@Chris.Cooley: Speaking for "template developers" and "systems performance" experts (and I am neither), my experience (not of Wikimedia projects) has been that these are the types of stakeholder who often end up as "victims" of innovative development. You are probably right that performance is much more an issue for Wikilambda than for Abstract Wikipedia, and as this happens first, I'm happy to leave them to consider what level of ongoing involvement is appropriate.
I feel rather differently about "Template Developers". What I have in mind is that contributors who do more than just edit will have different concerns and priorities than ordinary editors like myself. I think that template developers (for local Wikipedias &c) will end up sitting between editors and Renderers. That may not be the vision, but it is my expectation. And in the early days, I expect that a rendered (no longer) abstract article's Wikitext will include more characters within {{}} than is currently typical. I wonder, also, whether language-neutral abstract templates are within scope (I think they should be). In any event, if template developers are not the most experienced current users of Wikidata content, who is?--GrounderUK (talk) 22:46, 8 July 2020 (UTC)
@GrounderUK:
Would it make sense to change "abstract content editors" and "current content editors" to "abstract content/template editors" and "current content/template editors," respectively? --Chris.Cooley (talk) 11:06, 10 July 2020 (UTC)
@Chris.Cooley:
Sorry, Chris. I note that we are discussing the Example Output from a task that has not yet started. Further, it seems to be just the two of us at this stage. I'm happy to get involved with keeping these things moving along, but I feel we are still a long way away from what I've been thinking the requirements suggest. So, if I may take you back to PP2.1:Requirements..., we need to be doing those things (at a high-level, initially) in order to get a feel for the best approach to PP2.2:...Stakeholders. I see no reason to delay PP2.1:Requirements, but when I went back to the requirements, it seemed to me that the scope of PP2.2...Stakeholders needs some thinking about, given the hundreds of Communities and our many languages and cultures. I feel the need to get some degree of traceability in place, but it will be a few days before I can step through PP2.1:Requirements... Basically, I'm just thinking of a one-dimensional array of stakeholder types for each paragraph. Other suggestions always welcome, of course...--GrounderUK (talk) 19:50, 10 July 2020‎ (UTC)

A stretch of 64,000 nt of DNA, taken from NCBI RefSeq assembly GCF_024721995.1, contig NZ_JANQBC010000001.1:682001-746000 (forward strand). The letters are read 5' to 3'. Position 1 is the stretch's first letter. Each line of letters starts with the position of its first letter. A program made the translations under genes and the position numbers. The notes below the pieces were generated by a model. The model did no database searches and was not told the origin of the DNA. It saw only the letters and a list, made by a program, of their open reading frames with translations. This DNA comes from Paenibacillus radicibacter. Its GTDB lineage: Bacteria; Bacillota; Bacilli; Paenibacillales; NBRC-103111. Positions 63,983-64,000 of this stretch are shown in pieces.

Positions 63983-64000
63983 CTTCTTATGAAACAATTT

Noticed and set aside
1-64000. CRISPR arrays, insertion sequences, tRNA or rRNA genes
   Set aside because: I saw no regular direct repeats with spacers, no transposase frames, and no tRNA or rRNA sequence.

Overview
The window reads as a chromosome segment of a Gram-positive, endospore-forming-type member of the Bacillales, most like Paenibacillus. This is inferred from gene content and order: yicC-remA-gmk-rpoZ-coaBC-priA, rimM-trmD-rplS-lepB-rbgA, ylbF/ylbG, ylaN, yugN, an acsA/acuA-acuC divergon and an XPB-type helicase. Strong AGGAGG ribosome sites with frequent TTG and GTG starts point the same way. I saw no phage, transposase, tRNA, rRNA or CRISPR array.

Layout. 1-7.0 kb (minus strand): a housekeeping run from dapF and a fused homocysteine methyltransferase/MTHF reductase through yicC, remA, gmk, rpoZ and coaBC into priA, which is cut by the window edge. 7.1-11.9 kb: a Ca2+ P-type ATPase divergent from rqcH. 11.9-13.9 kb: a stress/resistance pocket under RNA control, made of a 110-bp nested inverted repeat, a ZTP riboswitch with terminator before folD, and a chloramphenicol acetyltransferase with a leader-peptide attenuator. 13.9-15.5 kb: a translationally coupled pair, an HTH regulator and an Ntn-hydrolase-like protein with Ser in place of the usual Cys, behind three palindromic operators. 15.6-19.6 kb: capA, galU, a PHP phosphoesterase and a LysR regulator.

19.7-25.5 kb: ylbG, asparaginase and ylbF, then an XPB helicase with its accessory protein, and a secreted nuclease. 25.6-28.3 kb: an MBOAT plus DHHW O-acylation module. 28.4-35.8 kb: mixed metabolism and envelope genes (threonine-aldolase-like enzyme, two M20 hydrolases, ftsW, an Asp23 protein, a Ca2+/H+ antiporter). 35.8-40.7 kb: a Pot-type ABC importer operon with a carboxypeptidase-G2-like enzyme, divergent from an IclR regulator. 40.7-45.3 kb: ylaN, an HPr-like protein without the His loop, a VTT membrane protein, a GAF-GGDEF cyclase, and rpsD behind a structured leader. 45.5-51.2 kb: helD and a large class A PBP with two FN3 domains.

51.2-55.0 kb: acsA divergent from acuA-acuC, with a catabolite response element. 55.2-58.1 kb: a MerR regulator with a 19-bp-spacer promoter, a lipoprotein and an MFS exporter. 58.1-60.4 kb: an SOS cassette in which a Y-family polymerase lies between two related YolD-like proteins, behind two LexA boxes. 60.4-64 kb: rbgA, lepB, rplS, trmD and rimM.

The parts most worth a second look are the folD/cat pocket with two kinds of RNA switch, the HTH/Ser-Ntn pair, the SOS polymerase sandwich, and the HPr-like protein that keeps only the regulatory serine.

@GrounderUK:
I am well aware of this. For the moment, I am just trying to be responsive to immediate criticism of the draft, which was the intent of my comments above. --Chris.Cooley (talk) 23:37, 10 July 2020 (UTC)
@Chris.Cooley: No criticisms from me, just constructive engagement. You asked for comments and amendments; I was just explaining that it will take me some days to work out what I think the output might look like, taking into account any feedback there may be in the mean time.--GrounderUK (talk) 00:18, 11 July 2020 (UTC)
@GrounderUK: I understand. Thank you.

@Chris.Cooley: And feedback came there none. Well, it's early days but the general level of activity here is causing me some disquiet. (To be clear, I'm not talking about you here, Chris, nor about any individual in particular, just a general "where is everybody?")